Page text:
tage of their fituation, he drove them out with great sP?tn- t
daughter, and retook the camp. Next day he offered “V——'
battle a lecond time to Pompey : but Metellus then co¬
ming up with all his forces, he thought proper to de- 40
cline an engagement with both commanders. In a few p0mpey
days, however, Pompey and Meteilus agreed to attack defeated a
the camp of Sertorius. 1 he event was fimilar to that of
the former battle; Metellus defeated Perperna, and Ser¬
torius routed Pompey. Being then informed of Per-
perna’s misfortune, Ire haftened to his relief ; rallied the
fugitives, and repuiled Metellus in his turn, wounded
him with his lance, and would certainly have killed
him, had not the Romans, alhamed to leave their gene¬
ral in dill refs, haftened to his affiftance, and renewed the
fight with great fury. At lafl Sertorius was obliged to 4l
quit the field, and retire to the mountains. Pompey Pompeyand
and Metellus haftened to befiege him ; but while they Metellus
were forming their camp, Sertorius broke through their kn^rom
lines, and ef'eaped into Lufitania. Here he foon raifed Seitorim.
fuel) a powerful army, that the Roman generals, with
their united forces, did not think proper to venture an
engagement with him. They could not, however, refill:
the perpetual attacks of Sertorius, who now drove them
from place to place, till he obliged them to leparate ;
the one went into Gaul,- and the other to the foot of the
Pyrenees. 42
Thus did this celebrated commander triumph over all Sertorius
the power of the Romans; and there is little doubt but11®^0^^"
be Would have continued to make head againff all thejere(j>
other generals whom the republic could have fent, had Ari
he not been affaffinated at an entertainment by the infa- c.
mous treachery of Perperna, in 73 B. C. after he had
made head againft the Roman forces for almofi: 10
years. Pompey was no fooner informed of his death*
than, without waiting for any new fuccours, he marched
againft the traitor, whom he eafily defeated and took
prifoner ; and having caufed him to be executed, thus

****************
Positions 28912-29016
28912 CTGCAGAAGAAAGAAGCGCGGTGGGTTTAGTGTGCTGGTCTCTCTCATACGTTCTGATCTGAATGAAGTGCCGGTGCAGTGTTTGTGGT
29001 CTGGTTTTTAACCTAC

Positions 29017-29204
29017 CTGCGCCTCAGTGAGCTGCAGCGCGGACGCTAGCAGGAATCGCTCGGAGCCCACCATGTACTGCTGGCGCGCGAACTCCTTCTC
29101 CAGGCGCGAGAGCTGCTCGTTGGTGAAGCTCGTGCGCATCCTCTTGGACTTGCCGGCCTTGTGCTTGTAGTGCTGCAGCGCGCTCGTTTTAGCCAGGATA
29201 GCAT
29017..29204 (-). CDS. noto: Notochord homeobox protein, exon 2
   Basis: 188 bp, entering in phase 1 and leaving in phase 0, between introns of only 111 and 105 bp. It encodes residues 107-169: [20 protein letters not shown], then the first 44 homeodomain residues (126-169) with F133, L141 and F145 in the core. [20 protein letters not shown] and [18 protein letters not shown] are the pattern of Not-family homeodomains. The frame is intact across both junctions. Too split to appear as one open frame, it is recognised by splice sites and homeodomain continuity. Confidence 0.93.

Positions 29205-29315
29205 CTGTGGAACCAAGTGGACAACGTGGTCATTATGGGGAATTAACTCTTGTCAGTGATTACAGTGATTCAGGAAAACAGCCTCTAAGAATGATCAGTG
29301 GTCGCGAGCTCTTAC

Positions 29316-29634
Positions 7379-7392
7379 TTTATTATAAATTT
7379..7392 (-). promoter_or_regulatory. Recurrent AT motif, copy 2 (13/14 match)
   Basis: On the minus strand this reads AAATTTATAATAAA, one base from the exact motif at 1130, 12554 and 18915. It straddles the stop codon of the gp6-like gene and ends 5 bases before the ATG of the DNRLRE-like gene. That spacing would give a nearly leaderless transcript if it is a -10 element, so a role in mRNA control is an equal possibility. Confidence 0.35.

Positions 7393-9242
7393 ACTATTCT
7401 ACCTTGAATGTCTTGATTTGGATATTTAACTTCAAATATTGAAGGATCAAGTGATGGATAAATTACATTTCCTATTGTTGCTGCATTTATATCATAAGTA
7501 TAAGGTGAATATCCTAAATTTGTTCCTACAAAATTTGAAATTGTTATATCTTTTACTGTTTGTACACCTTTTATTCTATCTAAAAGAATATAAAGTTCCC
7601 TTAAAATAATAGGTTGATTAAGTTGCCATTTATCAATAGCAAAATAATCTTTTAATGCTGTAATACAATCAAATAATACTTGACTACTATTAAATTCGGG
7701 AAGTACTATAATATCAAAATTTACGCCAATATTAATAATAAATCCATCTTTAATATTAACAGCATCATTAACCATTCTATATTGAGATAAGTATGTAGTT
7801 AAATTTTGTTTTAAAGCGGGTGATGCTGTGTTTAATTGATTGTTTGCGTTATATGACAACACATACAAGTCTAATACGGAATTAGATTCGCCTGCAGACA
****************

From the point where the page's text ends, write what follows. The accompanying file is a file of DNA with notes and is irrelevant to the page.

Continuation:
put an end, with very little glory, to a moil dangerous
Many of the Spanifh nations, however, ftill continued
to bear the Roman yoke with great impatience; and as
the civil wars which took place firlt between Julius Cae-
far and Pompey, and afterwards between Odlavianus
and Antony, diverted the attention of the republic from
Spain, by the time that Auguftus had become foie
mailer of the Roman empire, they were again in a con¬
dition to affert their liberty. The Cantabrians and
Asturians were the moft powerful and valiant nations
at that time in Spain ; but, after incredible efforts, they
were obliged to lay doAvn their arms, or rather were
almoft exterminated by Agrippa, as related under thefe
When the Romans firft became rnaftersof the weflern Sl)ail^n{jets
peninfula of Europe, to which, as we have faid, they the, Ro-
gave the name of Hifpania, it was divided into twro pro- mans,
vinces, called Citerior and Ulterior, which were go¬
verned, fometimes by praetors, and fometinaes by pro-
confuls. In the diftribution of the empire by Auguftus,
Hifpania, Citerior contained the modern provinces of
Gallicia, the Afturias, Bifcay, Navarre, Leon, the two
Caftiles, Aragon, Catalonia, Murcia, and Valencia; and
xvas denominated Provincia TarraconenJtj, from the city
of Tarragona in Catalonia, which was then the feat of
government. Hifpania Ultvripr vvas Subdivided into
Baetica, including the provinces noxv called Granada
3 Q. 2 and